Fire and Ice
Auhor Allison Ziegler
When he was young, Roy enjoyed winter as most children did. To him and many others, winter meant snow. He liked to play in the powdery white that blanketed the streets, and, of course, rather enjoyed the prospect of a snow day freeing him from school for a time. Even as an adult, he enjoyed the peaceful sight of a gentle snow falling--so long as he was safe and warm inside, of course.
Now, however, he was thinking of changing his mind.
It was the worst blizzard the city had seen in years, and Roy had somehow managed to get himself caught right in the middle of it. The frigid wind sliced right through every layer of clothing he wore, chilling him right down to the bone, and large snowflakes pelted him, soaking him and covering just about his entire body. The words “frostbite” and “hypothermia” flashed through Roy’s mind, but he forcefully pushed them back down. He simply had to desperately hope that his few layers were enough to keep him above a fatally low temperature.
As he stumbled through the treacherous weather, not even sure if he was walking on the sidewalk anymore, Roy cursed his own procrastination that had led to this situation. He had been in his office all day trying to finish up the last of the paperwork that was due the next morning, and though multiple people had suggested that he follow their example and go home before the already in-progress storm got any worse, Roy was determined to complete his job. Unfortunately, that had not been excellent thinking on his part.
By the time he was finally finished, several feet of snow had piled up on the ground, and now Roy was forced to slog through it if he wanted to get home, as no sort of vehicle had any chance of moving anywhere. The rest of the city was all but deserted; only an idiot like him would be crazy enough to go walking around in a blizzard.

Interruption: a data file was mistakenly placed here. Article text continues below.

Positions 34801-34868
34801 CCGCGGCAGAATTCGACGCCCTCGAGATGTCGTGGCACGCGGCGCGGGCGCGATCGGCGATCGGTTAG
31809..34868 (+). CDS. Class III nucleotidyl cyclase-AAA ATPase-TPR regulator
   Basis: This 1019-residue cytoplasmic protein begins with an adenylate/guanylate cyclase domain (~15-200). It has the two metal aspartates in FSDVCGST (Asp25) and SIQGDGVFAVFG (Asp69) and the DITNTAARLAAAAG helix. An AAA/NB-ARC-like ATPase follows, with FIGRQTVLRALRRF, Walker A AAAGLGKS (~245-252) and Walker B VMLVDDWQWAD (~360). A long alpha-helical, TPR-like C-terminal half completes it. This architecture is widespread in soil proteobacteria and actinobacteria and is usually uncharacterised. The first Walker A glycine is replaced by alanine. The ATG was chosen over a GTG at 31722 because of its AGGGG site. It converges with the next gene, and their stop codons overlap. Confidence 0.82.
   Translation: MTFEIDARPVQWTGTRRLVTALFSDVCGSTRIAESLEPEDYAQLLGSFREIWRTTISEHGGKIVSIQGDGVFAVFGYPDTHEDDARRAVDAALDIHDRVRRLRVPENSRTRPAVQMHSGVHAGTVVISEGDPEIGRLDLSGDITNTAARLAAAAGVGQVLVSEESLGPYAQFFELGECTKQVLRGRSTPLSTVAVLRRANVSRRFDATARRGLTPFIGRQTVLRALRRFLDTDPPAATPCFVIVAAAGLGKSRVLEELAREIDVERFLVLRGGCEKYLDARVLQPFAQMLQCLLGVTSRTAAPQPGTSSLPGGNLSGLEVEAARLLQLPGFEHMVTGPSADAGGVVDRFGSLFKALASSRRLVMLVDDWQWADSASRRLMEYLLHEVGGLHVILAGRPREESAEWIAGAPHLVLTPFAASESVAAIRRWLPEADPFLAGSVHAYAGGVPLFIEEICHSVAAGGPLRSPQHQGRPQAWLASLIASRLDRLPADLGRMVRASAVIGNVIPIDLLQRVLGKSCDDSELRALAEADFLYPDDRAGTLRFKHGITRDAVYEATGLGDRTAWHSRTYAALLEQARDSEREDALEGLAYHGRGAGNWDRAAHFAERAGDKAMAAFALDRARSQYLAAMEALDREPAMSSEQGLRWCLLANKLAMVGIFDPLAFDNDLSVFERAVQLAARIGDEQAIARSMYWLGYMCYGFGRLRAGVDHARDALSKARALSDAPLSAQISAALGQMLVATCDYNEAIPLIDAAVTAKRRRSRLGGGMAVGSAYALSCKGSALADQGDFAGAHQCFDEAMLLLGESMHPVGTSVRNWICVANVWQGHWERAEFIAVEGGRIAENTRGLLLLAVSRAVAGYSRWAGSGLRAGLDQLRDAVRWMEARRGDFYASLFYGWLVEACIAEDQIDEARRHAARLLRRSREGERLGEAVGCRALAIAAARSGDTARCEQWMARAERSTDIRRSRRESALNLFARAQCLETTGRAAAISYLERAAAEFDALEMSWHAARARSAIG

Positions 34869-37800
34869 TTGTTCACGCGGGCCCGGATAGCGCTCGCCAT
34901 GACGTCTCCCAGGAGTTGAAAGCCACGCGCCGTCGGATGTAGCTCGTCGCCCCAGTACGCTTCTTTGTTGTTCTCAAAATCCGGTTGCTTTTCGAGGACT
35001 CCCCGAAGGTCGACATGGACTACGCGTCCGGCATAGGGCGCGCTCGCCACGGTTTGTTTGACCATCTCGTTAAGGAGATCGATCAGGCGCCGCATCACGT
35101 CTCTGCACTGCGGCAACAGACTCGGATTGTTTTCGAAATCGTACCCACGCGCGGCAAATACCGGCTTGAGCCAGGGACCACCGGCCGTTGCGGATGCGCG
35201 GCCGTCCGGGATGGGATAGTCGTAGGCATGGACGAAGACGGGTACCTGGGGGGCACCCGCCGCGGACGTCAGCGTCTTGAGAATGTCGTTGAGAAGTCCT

“U-Ugh…” he mumbled through chapped lips, shivering violently. “I-I sh-should have l-left earlier...”
At this point, he wasn’t even sure if he knew where he was. The suffocating whiteness blurred his vision and seemed to obscure everything in the area. For all he knew, he wasn’t making any progress at all.
Roy’s body was starting to go numb. In a distant sort of trance, he realized that death was a reasonable possibility given the circumstances. He was lost in the snow and there was no one there to help him.
And all because I didn’t do my paperwork sooner…
He wasn’t sure when he fell to his knees, nor when the side of his face sunk into the snow, his vision becoming slightly obscured by the powder. Just before his only visible eye closed, Roy thought he saw a figure--evidently much more appropriately dressed for a blizzard than he was--briskly making its way towards him.
He passed out before he could confirm it.
When Roy woke up, he was warm.